Mechanism of Vision – Class 11 | Chapter – 21 | Biology Short Notes Series PDF

Mechanism of Vision: Eye is the sense organ that is responsible for vision in animals. All the physiological components of the body responsible for vision are known as the visual system. This system is responsible for colour vision, motion perception, pattern recognition, sense of light.Humans have a pair of eyes located in cavities of the skull called orbits. The part of the eye that is visible to us comprises the cornea, sclera, iris, and pupil. The sclera is covered by a very thin layer called conjunctiva. The white visible part of the eye is called cornea – it is transparent and curved. The pupil is an aperture like structure located at the center of the iris.

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Mechanism of Vision

The posterior part of the eye comprises the lens, retina, aqueous and vitreous humour and the optical nerve.

Eye Structure

Eye contains the photoreceptor cells called rod cells and cone cells. These cells are present in the retina. Light falling on the eye is channeled to these photoreceptors by the pupil. The light energy is then converted to electrical signals and transmitted to the brain. The electric signals are interpreted as sight or vision.
The rod cells are responsible for night vision, while the cone cells for day vision or bright light vision. These cells contain a photopigment called Rhodopsin. Rhodopsin in turns comprises a protein called opsin and a light absorbing molecule called retinal.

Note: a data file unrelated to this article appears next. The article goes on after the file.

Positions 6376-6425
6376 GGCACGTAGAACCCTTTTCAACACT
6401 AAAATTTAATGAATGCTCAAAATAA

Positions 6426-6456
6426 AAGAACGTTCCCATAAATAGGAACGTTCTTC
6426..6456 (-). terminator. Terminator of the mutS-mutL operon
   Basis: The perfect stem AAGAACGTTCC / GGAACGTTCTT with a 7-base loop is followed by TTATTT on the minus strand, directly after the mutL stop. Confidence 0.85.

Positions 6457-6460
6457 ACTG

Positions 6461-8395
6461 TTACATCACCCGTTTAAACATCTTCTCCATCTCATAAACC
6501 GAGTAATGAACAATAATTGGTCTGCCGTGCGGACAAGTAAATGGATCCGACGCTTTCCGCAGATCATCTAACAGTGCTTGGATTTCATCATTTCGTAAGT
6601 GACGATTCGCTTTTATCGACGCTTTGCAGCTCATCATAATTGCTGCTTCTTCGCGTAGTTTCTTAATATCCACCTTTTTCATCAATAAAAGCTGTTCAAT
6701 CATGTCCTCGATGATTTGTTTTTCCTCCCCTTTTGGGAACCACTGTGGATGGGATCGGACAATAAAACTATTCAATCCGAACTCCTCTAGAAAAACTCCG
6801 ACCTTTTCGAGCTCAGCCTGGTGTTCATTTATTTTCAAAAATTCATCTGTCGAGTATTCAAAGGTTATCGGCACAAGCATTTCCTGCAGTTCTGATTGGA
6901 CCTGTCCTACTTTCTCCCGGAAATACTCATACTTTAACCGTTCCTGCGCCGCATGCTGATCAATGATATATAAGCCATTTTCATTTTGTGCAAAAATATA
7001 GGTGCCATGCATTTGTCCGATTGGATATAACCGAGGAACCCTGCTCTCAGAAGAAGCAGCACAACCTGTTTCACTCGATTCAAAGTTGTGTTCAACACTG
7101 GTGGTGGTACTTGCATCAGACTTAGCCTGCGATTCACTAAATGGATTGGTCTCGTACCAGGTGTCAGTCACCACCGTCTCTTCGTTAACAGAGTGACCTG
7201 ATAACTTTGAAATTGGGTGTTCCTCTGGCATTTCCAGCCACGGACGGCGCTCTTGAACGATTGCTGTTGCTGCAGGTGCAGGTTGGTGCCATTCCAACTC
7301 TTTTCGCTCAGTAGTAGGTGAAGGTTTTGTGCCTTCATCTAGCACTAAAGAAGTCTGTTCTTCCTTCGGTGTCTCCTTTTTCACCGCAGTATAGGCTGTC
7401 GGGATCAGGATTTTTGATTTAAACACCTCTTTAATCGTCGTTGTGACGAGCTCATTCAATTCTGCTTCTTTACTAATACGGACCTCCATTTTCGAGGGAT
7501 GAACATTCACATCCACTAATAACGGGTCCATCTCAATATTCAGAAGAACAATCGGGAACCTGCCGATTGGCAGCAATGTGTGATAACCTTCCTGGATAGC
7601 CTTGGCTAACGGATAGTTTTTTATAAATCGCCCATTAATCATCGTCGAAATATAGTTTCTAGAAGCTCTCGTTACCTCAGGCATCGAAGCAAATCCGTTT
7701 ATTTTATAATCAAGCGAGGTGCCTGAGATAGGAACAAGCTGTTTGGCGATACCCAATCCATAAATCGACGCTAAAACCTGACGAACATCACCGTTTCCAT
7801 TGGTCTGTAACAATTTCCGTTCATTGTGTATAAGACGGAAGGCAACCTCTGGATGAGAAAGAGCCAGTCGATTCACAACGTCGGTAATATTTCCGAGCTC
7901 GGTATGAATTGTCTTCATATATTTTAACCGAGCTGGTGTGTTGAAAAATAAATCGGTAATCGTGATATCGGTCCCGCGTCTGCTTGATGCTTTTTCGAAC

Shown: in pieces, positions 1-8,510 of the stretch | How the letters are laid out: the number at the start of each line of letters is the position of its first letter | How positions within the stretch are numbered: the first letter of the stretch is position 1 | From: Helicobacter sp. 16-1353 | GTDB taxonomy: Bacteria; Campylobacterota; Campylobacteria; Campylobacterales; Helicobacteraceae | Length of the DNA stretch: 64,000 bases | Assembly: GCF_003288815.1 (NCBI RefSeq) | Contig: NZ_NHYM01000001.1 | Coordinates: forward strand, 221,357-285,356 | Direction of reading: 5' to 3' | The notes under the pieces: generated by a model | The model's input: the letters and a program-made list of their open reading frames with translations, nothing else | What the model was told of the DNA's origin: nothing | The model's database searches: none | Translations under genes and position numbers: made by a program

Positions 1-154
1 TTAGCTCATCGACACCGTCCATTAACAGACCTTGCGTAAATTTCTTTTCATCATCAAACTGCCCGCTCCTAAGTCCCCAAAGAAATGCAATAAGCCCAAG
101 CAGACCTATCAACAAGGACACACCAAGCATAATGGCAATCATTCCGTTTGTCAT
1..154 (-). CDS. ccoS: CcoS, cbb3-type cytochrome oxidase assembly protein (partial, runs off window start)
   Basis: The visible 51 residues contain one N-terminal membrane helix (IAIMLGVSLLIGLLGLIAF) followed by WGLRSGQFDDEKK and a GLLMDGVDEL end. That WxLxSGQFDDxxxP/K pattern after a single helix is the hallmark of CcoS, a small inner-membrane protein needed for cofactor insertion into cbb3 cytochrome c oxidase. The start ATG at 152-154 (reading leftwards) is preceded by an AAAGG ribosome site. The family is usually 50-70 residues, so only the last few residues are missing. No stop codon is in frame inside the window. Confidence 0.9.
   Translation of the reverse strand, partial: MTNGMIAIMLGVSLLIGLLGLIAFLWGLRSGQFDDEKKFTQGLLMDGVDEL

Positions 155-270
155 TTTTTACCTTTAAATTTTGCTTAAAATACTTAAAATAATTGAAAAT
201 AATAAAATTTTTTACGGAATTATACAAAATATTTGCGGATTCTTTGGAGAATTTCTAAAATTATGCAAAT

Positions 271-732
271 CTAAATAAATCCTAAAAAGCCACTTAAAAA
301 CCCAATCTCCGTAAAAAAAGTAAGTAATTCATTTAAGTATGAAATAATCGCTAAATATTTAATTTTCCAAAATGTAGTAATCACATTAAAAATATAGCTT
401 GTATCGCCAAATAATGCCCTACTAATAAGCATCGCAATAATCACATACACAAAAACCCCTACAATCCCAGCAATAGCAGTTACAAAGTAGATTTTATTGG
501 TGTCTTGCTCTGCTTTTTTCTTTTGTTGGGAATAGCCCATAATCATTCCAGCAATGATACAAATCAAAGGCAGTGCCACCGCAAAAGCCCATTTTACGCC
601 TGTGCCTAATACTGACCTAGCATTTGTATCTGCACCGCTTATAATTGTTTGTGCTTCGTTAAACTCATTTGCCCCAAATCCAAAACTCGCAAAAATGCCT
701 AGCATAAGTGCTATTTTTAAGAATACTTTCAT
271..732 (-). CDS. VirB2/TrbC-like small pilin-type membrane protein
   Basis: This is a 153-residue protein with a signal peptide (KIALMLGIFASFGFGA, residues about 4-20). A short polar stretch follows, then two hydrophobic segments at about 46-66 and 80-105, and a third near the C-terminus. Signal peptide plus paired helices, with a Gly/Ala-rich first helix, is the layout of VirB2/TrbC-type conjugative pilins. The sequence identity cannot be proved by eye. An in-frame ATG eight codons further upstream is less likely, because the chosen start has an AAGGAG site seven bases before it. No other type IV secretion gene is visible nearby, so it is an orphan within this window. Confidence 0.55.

The mechanism of vision can be explained in the following steps:

♦ Light rays in the visible spectrum are focused on the retina with the help of cornea and lens.

♦This generates an impulse that causes dissociation of rhodopsin into opsin and retinal.

♦This dissociation in response to light, causes alteration in the structure of opsin.

♦The change in opsin structure leads to changes in the permeability of membranes of the eye which lead to potential differences in the photoreceptor cells.

♦The photoreceptors are connected to the bipolar cells through synapses. The bipolar cells in turn form synapse with the ganglion cells. Therefore, potential difference generated in the photoreceptor causes the ganglion cells to generate impulses.

♦The impulses are then transmitted to the visual cortex of the brain through the optical nerve.

♦The visual cortex analyzes the impulse which enables us to recognize the image formed on the retina and results in vision.


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By Team Learning Mantras